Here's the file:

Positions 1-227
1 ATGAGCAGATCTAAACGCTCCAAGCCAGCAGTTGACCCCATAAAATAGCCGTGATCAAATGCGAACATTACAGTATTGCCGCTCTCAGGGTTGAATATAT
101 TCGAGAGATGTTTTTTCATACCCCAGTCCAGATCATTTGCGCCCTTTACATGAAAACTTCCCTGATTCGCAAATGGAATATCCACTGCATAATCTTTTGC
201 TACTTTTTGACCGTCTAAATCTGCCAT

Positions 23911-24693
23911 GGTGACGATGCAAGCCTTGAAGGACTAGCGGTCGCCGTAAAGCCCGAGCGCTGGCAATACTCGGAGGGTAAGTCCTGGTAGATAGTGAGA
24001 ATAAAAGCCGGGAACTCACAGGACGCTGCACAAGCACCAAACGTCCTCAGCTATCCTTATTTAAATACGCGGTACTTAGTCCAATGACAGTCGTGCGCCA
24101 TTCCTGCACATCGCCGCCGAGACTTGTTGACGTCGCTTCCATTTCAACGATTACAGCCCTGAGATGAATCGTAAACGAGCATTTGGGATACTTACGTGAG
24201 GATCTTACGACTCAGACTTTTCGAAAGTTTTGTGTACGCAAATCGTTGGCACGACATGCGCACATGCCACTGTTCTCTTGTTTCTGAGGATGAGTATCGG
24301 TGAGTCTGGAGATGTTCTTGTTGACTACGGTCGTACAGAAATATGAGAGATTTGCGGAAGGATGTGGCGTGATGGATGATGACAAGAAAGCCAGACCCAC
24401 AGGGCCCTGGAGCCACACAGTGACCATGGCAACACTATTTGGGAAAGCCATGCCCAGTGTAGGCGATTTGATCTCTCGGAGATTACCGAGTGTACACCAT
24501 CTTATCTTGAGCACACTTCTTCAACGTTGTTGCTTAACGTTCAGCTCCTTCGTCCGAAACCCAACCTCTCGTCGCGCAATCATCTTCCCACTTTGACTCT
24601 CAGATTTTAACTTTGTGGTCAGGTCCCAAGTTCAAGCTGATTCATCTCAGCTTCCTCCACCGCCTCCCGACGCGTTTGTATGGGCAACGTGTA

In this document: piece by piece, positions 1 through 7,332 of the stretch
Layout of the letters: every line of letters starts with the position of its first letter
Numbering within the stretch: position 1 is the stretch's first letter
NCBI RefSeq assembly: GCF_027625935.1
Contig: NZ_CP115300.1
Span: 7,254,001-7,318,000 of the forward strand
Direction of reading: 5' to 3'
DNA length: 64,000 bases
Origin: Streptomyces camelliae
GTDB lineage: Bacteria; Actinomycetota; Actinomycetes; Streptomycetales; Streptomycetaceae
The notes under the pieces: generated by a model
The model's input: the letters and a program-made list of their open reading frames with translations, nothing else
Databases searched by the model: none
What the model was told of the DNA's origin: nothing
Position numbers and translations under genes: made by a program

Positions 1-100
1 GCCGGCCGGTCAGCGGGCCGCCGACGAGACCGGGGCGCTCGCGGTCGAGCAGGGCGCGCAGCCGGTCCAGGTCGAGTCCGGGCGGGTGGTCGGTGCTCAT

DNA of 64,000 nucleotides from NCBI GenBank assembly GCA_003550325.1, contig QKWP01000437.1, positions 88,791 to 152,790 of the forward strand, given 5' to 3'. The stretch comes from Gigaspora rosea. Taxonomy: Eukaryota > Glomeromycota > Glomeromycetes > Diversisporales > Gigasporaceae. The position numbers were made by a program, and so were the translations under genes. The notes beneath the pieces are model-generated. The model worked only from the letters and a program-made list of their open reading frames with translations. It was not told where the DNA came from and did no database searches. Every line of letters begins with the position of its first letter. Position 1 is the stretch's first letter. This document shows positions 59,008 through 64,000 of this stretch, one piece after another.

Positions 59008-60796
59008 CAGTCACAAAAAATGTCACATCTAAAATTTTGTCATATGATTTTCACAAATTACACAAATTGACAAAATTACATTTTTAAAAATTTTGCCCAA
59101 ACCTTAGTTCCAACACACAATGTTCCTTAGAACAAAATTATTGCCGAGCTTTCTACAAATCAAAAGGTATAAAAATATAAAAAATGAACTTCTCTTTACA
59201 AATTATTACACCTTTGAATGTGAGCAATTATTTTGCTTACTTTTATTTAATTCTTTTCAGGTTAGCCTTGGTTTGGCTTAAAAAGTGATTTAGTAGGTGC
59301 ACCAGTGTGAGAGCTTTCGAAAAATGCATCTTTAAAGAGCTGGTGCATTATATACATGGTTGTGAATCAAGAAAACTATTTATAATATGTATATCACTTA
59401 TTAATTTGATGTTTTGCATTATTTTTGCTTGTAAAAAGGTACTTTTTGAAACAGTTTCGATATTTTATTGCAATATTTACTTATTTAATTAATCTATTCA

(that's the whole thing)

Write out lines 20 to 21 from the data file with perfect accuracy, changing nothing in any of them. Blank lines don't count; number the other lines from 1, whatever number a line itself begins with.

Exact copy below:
Direction of reading: 5' to 3'
DNA length: 64,000 bases